In cinema, differentiating it from most other mediums, one has the ability to give life to drama: time to flesh out characters, fill an unfolding story with intricate details, and capture it in a way that is enthralling to the eyes. Free State of Jones, written and directed by Gary Ross, clearly has a fascinating historical figure at its center and a story that is unlike a multitude of other Civil War era dramas, yet it too often feels (quite literally, in some cases) that we’re retreading the bullet-point notes from a fourth-grade homework assignment rather than experiencing an emotionally rousing, visually distinct journey.
From the get-go, it’s quite easy to tell what attracted the The Hunger Games and Pleasantville director to the material in the first place. In the early-to-mid-1860s, Newton Knight broke free from the Confederate army to form his own company of “deserters,” women, and escaped slaves. In a guerilla effort to stick to their ideals and protect human dignity, together they created the “Free State of Jones,” an area in his Southern county of Mississippi which finds itself at odds with both sides of the war. Portrayed here by Matthew McConaughey, he has the fierce passion and necessary Southern drawl to convince both a single person and an entire crowd that the fight for not just freedom, but equality, is worth dying for.
As we shamefully know today, the abolition of slavery did not eliminate prejudice, and Ross ambitiously attempts to continue the story by going to Knight and company’s fight in the Reconstruction and far beyond; inelegantly spliced throughout the main narrative is the 1940s-set story of Knight’s mixed-race great-grandson Davis, who was caught in a legal battle for marrying a white woman. It has the makings for an entire season (or two) of a TV series — its drearily un-cinematic aesthetic certainly fits — but there’s little affirmation that many would tune in if it all came from the hands of Ross.
Told in the broadest strokes imaginable, even actors with a distinct presence such as Gugu Mbatha-Raw (playing Knight’s future spouse Rachel) and Maherashala Ali (as Moses, a key leader in Knight’s company) come across like poorly defined footnotes. Scene after a scene, it’s disappointing that Knight’s nobility becomes the forefront over the plight of those considered less-than-human by half the country. When he gives a gift to Rachel or clings to the feet of a friend who was lynched, it’s framed more as an emotional catharsis for him than anything else. The group Knight leads is facing certain death at every turn, but little agency is given to what’s an inherently complex decision. The plot, relayed in a dull cyclical manner, features approaching danger; Knight gives a rousing speech or makes righteous remarks to an individual as he hatches a plan; reminders of the despicable acts of slavery are inserted when a jolt is needed.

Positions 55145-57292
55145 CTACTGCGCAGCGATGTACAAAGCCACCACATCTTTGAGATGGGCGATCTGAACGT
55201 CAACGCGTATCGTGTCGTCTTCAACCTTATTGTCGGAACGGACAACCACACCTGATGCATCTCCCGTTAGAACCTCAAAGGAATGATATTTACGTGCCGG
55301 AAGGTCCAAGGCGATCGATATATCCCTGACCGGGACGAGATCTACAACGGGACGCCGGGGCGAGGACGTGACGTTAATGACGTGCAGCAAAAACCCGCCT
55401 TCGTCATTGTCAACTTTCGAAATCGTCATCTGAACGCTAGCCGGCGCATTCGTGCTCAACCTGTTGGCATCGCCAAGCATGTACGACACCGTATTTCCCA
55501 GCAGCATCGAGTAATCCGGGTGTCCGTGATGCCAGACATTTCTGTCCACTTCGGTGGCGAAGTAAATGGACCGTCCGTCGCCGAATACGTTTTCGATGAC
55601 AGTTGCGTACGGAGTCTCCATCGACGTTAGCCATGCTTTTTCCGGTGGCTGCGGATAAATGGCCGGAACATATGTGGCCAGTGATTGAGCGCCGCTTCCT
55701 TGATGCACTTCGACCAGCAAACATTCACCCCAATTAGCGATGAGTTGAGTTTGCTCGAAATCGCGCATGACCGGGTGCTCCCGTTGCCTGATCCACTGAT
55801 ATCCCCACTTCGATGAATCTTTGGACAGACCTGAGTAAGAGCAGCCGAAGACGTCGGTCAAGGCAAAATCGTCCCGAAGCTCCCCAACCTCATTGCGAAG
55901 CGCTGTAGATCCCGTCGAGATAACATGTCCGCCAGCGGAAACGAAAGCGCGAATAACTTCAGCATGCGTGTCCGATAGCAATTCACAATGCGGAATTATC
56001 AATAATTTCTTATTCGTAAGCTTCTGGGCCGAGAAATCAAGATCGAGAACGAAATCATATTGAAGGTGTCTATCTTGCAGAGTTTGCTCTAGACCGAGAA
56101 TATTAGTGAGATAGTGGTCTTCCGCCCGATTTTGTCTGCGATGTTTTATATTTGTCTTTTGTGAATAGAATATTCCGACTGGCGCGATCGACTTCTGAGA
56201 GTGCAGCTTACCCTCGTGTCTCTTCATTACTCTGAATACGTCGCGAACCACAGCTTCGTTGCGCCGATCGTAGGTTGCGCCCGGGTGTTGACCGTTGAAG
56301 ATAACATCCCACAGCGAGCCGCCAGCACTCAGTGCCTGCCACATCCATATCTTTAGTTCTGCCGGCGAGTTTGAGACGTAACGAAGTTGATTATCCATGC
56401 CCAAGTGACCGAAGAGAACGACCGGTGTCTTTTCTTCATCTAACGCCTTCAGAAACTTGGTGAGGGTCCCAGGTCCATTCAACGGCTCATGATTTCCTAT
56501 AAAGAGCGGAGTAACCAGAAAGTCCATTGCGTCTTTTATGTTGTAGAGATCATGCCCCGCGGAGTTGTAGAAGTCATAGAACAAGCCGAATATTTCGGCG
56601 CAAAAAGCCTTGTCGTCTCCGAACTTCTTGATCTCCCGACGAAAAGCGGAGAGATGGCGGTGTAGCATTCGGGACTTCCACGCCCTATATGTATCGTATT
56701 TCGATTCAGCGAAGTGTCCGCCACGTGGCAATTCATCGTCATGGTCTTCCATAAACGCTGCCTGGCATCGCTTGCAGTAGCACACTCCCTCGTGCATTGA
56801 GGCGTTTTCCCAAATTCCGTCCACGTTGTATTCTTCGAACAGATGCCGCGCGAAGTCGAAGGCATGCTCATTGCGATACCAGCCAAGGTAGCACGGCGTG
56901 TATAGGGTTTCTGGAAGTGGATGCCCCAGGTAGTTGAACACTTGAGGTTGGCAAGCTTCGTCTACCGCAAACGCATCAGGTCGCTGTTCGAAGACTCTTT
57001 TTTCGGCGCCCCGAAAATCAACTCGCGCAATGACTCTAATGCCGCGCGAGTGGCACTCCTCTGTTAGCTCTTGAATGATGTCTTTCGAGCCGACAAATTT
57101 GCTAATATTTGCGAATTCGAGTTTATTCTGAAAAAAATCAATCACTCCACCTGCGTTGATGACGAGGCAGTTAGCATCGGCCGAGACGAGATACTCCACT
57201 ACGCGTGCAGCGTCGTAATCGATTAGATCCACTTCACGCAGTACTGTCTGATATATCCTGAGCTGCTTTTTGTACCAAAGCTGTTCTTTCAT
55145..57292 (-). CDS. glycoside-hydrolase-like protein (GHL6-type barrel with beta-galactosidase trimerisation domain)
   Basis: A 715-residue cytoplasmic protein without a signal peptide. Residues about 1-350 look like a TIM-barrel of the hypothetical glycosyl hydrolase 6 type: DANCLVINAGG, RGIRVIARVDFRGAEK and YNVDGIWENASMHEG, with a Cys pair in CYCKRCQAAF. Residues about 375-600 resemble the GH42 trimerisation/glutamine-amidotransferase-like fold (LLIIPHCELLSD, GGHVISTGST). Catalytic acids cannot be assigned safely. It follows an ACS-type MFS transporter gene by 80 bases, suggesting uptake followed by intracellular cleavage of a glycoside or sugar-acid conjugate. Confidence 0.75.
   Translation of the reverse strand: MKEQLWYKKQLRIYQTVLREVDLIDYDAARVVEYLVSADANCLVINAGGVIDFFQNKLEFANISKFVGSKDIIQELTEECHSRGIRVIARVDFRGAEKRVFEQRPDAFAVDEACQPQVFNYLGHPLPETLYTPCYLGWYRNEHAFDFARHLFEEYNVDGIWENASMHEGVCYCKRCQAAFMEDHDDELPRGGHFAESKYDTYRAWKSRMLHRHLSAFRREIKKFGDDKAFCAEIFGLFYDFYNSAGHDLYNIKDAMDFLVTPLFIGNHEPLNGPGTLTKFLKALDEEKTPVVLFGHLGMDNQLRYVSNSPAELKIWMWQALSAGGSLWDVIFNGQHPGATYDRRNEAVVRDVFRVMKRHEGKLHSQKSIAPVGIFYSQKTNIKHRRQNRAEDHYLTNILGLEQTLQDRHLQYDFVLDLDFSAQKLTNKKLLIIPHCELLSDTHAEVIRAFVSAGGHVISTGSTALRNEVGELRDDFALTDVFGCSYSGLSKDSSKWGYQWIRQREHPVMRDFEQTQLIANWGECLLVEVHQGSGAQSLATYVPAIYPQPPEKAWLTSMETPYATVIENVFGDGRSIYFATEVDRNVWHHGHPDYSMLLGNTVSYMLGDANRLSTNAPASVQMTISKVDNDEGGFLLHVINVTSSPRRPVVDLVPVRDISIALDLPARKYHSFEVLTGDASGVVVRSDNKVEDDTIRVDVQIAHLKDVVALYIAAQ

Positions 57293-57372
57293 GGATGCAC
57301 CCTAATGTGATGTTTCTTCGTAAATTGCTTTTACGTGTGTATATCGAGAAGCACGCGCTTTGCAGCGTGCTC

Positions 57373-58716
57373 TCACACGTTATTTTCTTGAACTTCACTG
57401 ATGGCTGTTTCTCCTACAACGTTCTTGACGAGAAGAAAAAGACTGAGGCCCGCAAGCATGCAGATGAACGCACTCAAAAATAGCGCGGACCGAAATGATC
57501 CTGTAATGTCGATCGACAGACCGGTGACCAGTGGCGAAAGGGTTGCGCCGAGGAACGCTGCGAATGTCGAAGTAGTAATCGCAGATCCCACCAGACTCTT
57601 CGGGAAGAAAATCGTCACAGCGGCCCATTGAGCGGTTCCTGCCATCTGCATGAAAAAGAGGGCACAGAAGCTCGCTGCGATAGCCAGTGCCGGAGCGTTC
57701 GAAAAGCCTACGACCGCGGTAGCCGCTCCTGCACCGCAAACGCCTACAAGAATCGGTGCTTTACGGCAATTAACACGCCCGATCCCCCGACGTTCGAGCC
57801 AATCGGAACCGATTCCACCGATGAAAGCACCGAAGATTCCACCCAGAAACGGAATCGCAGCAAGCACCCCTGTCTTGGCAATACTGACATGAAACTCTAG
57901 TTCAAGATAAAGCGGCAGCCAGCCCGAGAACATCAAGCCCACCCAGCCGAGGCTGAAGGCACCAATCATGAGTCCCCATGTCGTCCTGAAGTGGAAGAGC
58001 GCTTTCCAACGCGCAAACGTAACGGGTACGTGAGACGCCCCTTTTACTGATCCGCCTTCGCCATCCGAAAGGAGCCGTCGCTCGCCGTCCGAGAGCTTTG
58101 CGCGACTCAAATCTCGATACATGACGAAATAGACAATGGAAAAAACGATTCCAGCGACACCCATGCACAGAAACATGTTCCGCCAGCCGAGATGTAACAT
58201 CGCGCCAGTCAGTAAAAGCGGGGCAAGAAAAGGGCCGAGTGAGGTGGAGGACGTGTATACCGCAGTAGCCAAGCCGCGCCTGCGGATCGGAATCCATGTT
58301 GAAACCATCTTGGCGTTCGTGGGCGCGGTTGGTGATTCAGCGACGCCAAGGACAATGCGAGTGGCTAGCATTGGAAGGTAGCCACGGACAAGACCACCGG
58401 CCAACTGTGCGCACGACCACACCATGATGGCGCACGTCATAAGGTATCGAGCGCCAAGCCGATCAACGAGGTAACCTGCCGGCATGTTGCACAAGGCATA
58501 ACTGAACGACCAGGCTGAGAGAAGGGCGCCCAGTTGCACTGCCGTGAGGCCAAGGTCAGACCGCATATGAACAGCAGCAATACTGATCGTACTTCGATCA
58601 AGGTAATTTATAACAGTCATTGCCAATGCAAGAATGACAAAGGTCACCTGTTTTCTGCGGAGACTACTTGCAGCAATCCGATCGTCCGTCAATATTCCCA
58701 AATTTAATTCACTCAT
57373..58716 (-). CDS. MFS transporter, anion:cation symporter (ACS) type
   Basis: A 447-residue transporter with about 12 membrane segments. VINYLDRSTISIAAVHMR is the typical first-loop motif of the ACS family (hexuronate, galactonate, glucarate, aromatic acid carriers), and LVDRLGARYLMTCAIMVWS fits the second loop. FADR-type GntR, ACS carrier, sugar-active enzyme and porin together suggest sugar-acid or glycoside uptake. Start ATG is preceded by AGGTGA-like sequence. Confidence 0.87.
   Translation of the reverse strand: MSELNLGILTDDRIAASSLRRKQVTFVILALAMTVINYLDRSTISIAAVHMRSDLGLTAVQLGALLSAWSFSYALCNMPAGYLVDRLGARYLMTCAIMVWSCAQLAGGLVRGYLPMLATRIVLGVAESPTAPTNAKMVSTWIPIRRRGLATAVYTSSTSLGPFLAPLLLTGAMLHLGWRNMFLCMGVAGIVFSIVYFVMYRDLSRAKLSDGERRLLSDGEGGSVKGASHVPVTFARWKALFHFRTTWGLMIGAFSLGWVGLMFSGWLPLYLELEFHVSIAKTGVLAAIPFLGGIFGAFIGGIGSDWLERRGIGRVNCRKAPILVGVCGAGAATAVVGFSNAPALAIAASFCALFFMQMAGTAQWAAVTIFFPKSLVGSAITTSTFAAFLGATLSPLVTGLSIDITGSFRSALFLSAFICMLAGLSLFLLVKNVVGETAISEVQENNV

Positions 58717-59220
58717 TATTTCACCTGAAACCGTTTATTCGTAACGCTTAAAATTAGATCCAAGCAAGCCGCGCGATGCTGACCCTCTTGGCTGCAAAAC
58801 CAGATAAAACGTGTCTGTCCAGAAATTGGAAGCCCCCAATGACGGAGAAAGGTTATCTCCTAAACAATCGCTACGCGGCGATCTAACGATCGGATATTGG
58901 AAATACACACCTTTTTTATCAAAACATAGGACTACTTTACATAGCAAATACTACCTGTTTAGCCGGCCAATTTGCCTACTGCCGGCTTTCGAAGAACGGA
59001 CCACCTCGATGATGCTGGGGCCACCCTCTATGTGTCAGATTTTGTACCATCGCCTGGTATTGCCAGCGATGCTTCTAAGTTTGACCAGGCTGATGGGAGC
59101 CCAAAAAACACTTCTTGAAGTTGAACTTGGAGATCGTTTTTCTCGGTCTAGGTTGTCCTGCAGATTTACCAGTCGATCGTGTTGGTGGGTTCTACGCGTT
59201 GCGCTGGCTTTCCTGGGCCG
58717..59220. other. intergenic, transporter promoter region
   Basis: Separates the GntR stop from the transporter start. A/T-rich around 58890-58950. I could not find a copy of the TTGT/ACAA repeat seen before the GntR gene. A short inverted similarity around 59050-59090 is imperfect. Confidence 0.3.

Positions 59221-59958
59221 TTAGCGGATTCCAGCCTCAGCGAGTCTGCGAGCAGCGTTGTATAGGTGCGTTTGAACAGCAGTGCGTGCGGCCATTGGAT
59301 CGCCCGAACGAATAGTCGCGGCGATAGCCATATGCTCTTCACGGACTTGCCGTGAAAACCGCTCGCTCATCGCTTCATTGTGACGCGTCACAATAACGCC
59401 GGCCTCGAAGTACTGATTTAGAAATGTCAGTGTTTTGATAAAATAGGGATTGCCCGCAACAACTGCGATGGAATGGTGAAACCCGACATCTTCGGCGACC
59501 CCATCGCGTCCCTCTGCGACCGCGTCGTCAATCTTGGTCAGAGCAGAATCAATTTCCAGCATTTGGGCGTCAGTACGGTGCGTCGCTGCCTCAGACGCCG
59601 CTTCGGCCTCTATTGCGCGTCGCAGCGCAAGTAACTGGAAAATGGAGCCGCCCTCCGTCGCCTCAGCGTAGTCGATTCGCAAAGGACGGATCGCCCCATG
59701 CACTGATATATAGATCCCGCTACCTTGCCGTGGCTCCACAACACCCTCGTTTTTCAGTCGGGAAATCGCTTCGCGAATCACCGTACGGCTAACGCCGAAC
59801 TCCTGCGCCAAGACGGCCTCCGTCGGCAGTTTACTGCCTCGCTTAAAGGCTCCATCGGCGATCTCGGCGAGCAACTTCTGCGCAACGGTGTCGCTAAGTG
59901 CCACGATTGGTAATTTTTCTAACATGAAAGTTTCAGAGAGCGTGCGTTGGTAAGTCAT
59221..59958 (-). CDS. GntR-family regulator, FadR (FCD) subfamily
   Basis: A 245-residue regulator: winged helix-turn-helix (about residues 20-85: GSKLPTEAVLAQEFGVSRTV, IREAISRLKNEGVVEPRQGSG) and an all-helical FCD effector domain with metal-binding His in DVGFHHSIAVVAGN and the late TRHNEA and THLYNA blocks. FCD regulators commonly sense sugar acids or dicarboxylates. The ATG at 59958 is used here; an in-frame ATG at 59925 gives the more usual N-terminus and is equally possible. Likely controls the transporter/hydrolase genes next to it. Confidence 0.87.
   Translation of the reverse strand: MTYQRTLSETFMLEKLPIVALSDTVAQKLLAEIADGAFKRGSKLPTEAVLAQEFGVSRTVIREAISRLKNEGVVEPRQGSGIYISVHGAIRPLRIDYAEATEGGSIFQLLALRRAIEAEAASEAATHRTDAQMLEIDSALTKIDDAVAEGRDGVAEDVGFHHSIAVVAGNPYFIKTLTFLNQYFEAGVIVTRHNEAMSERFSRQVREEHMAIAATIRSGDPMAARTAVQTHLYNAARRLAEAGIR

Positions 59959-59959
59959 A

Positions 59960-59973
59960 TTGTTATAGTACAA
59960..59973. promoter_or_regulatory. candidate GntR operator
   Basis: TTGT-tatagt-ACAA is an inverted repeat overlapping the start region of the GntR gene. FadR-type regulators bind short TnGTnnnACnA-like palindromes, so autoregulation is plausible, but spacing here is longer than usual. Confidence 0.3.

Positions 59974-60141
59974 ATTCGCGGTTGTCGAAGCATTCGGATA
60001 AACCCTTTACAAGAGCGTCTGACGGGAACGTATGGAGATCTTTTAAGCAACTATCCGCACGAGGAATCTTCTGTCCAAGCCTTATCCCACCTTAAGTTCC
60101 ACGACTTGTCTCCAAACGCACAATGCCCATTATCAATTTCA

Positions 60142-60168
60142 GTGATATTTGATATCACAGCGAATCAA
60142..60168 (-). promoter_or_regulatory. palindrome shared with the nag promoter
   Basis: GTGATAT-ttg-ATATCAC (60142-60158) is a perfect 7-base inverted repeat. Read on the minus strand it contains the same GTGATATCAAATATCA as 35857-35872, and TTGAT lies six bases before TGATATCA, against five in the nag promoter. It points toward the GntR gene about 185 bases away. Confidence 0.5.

As we abruptly transition to the Reconstruction, what was once a languid drama turns even more into an checklist of isolated historical events, but considering the relative lack of representation on screen, it’s slightly more compelling than what came before. We see the foundation of systemic injustice, most distressingly in a political sense, as a form of slavery is re-introduced legally and voting is corrupted. Even though it’s overrun with the kind of archival photography usually reserved for a end credits sequence — don’t worry, it shows up there, too — the sprawling aspiration to try and convey this much of the story is appreciated.
Ross does convincingly nail the brutality of the period — the first shot of war we see involves a bullet ripping through a skull, and it only gets more gruesome from there — but he fails to convey the emotion. Benoît Delhomme‘s cinematography consists of uniformly bland medium close-up shots with little sense of depth. As a stronger example of how it all seems like a pale imitation of what’s come before, for one of its most dramatic moments, it straight-up uses “What Must Be Done” from Nick Cave and Warren Ellis’ beautiful The Assassination of Jesse James by the Coward Robert Ford score. Missing the aforementioned narrative intricacies so necessary for one to get involved — let alone stay awake — Free State of Jones has a story worth telling, it just doesn’t know how to effectively do so.
Free State of Jones opens in wide release on Friday, June 24.